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Last Updated: Tuesday, 25 July 2006, 09:14 GMT 10:14 UK
Space date set for Scotty's ashes
James Doohan
Doohan played engineer Scotty in Star Trek
Star Trek actor James Doohan, who played the engineer Scotty in the original TV series, will now have his remains blasted into space in October.

The actor's ashes were supposed to be sent into orbit last year, but the flight was delayed as tests were carried out on the rocket.

Doohan died of Alzheimer's disease and pneumonia in July 2005, aged 85.

His family will hold a service on the day of the rocket's launch for fans to pay tribute to him.

The actor's ashes will be sent into space along with the remains of around 100 other people, including astronaut Gordon Cooper, who first went to space in 1963.

After a short flight, the rocket will return to Earth, with a subsequent launch putting Doohan's remains into orbit in December or January.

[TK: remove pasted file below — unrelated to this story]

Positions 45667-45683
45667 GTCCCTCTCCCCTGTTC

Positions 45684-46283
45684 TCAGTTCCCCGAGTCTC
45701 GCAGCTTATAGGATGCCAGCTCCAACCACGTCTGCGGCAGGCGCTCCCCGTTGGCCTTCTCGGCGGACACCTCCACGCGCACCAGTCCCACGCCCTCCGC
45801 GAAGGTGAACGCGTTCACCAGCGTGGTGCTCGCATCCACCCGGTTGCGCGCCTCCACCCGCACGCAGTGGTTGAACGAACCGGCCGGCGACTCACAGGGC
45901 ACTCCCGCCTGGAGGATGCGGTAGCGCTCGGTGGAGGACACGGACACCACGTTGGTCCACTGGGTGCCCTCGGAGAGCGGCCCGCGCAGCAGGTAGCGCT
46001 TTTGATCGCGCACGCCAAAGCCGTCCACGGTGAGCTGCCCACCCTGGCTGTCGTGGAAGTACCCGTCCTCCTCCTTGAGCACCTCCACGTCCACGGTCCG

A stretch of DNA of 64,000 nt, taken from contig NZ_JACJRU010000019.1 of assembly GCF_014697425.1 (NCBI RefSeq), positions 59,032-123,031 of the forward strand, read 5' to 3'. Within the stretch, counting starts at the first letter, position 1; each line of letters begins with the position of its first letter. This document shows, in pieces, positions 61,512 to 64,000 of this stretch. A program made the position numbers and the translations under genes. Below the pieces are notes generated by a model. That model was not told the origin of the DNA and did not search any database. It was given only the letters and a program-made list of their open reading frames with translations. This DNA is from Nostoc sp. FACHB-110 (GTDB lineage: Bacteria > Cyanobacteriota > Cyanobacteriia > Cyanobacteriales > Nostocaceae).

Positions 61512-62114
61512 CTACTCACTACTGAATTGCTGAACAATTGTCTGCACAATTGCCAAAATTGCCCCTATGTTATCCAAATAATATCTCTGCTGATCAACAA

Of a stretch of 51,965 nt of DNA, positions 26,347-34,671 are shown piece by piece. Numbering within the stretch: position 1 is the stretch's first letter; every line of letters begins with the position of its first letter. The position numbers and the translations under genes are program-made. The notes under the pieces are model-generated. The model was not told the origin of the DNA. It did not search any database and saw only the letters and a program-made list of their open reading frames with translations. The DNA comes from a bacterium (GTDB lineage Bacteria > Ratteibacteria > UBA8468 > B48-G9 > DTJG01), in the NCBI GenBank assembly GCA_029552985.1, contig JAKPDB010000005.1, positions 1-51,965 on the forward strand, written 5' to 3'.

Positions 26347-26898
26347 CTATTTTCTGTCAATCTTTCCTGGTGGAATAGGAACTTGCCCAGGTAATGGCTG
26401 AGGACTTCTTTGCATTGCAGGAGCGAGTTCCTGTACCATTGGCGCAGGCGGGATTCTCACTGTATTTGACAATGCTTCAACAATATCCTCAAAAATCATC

They will remain there for several years, after which they will drop back towards Earth, burning up on re-entry.

'Final wish'

James Doohan in Star Trek
Scotty appeared in three series and seven films of Star Trek
In a letter to fans last year, Doohan's widow, Wende, said the actor would have "given almost anything to be able to actually go into space".

"He finally gets his wish, I can't think of a more fitting send-off than having some of his fans attend this, his final journey," she said.

The flights have been arranged by Texas company Space Services, which previously sent the ashes of Star Trek creator Gene Roddenberry and 1960s drug guru Timothy Leary into space.

Doohan's Star Trek character Scotty manned the Starship Enterprise with Captain James T Kirk, played by Shatner, and Mr Spock, played by Leonard Nimoy.

The original crew lasted for three series, starting in 1966, before the show was axed.

However, they reunited for seven feature films between 1979 and 1991.

Canadian-born Doohan had been a successful character actor on radio and TV before landing the role in the pilot Star Trek episode.

He quickly became typecast as the Scottish space engineer, finding it difficult to get other roles, but he learned to embrace his place in sci-fi history.

His final public appearance was in October 2004 when he received a star on the Hollywood Walk of Fame.




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